The Duke of New York A No.1's picture

I wonder how much one of Tsipras' ear's would be worth?.

Burticus's picture

Barter depends on a confluence of wants, which constrains the division of labor and aggregate production.

Throughout history, gold & silver always served as a perfect medium of exchange, enabling specialization and efficient commerce.

Too bad ze Geeks trusted electrons on a computer and paper instead.

rhymemepoet's picture

Who run barter town

razorthin's picture

Ironically, a major step forward.

Meremortal's picture

Total collapse?

Barter economy?

So gold must be a zillion euros an ounce in Greece by now, right?

Jerk_Store's picture

No, but you could probably get some cheese for a silver dime

Dominus Ludificatio's picture

We love the undergound economy.Scew the taxman.Free markets takes on a new meaning.

Guard1an's picture

 

"Of course, a barter economy is something that we shouldn't aspire to and should be a thing of the past - the last time we had it on a large scale was when we were under [Nazi] occupation."

 

Now it's Merkel occupation. 

user2011's picture

Sell the citizenships to the Chinese.  All the rich Chinese want to get out of China.    Time to harvest their illy earned money.

talisman's picture

[it’s not clear if Greece will be able to obtain the funds it needs
to pay €3.2 billion to the ECB on August 20]

How many bushels of rotten tomatoes and dead fish
will the ECB accept in barter exchange to satisfy  this debt payment ???

Sauerkraut-Opinion's picture

Return to the basics ! 

May be the Greeks slowly remember the wonderful times when the ATM was spitting out money at any occasion and cars were paid with Euros based on olives, hay and tax evasion - and when pensions increased at a regular basis out of thin air.....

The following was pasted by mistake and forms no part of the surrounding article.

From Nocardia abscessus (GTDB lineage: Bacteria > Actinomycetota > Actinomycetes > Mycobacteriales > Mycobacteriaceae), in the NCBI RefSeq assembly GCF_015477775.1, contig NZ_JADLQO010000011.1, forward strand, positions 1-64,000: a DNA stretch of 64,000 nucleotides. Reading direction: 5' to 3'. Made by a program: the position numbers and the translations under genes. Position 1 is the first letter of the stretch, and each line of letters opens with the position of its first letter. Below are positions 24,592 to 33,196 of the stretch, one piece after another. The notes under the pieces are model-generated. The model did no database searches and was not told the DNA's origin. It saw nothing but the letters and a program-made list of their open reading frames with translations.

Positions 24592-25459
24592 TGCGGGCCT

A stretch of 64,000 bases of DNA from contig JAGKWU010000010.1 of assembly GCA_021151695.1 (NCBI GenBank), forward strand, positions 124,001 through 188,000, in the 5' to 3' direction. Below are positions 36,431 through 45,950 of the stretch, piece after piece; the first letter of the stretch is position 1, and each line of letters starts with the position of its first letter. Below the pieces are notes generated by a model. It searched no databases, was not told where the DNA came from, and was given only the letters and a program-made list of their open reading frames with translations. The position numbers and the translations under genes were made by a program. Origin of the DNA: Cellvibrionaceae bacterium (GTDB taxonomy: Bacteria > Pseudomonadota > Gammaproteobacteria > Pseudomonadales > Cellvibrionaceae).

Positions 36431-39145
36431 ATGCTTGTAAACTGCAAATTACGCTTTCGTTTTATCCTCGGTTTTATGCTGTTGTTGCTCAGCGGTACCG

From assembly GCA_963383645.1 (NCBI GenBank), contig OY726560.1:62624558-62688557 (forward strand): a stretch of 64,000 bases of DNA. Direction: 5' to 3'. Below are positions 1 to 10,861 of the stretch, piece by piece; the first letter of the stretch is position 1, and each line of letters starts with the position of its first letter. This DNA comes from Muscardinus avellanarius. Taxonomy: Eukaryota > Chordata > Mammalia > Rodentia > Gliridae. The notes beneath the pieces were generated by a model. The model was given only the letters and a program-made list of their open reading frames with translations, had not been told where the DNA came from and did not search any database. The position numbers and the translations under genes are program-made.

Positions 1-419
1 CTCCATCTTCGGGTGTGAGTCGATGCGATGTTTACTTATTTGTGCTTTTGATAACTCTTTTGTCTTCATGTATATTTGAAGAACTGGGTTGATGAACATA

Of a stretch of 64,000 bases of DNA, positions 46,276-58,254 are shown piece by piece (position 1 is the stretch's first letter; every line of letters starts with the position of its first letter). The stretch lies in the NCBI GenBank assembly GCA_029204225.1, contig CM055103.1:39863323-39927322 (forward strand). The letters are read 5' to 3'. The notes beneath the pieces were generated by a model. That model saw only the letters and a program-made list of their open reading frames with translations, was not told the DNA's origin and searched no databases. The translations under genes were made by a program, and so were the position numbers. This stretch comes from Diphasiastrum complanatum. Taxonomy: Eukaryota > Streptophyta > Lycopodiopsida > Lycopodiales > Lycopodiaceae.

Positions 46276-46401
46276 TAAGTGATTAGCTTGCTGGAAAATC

May be the Greeks know start to rethink about earliy retirement, high pensions for those who don't work anymore and empty hands who are still in business and responsibility. And may be they start thinking about blaming the Germans for having given them so much support over the last three years of idle time.

I think that break might be the only way to move something, to reorganize this failed country

 

PoasterToaster's picture
PoasterToaster (not verified) Sauerkraut-Opinion Jul 29, 2015 9:21 PM

Maybe "The Greeks" are just the victims of a planned takeover of their assets.  "The Greeks" have no more power than "The Americans" do in changing their slavemasters.

GoldIsMoney's picture

Very easy for all countries, stop being slaves. But what the dream of too many, get slavemasters of their own. There ist but one economic schhool which despieses that. And they are never heard of, they are never invited to "discussione" of experts. The Experts always are thos which promote this disfunctional systems.

nah's picture

I dont belive it

.

Make me a movie, I want to hear it in American.  I want to hear the people.

Leri's picture

Up to recent Greece was on every main TV channel in prime time. Now th the real problems start no mentioning anymore.

For Mrs Merkel grexit is off the table. She does not want to discuss it anymore. What an arrogance..

I hope sincerely that Greece will stand up. The only problem is that they do not know who to trust in their own country...

L

Milton Keynes's picture

this isn't a collapse of the economy, it's a collapse of the banking sector. 

 

 

Kprime's picture

dead on.  the economy is still there but the government and the bankers can't participate.  The people and the goods are still there but Fiat has gone to hell in a hand basket.

onmail's picture

No sane person would like to eat maggot ridden euroPeon cheese.

Kprime's picture

I'll trade you 2 monkeys, a nigger, and a big white house.   Oh wait that's most of the us government and they're worthless.  Damn I should have invested in something other than live stock, flippin houses and slaves.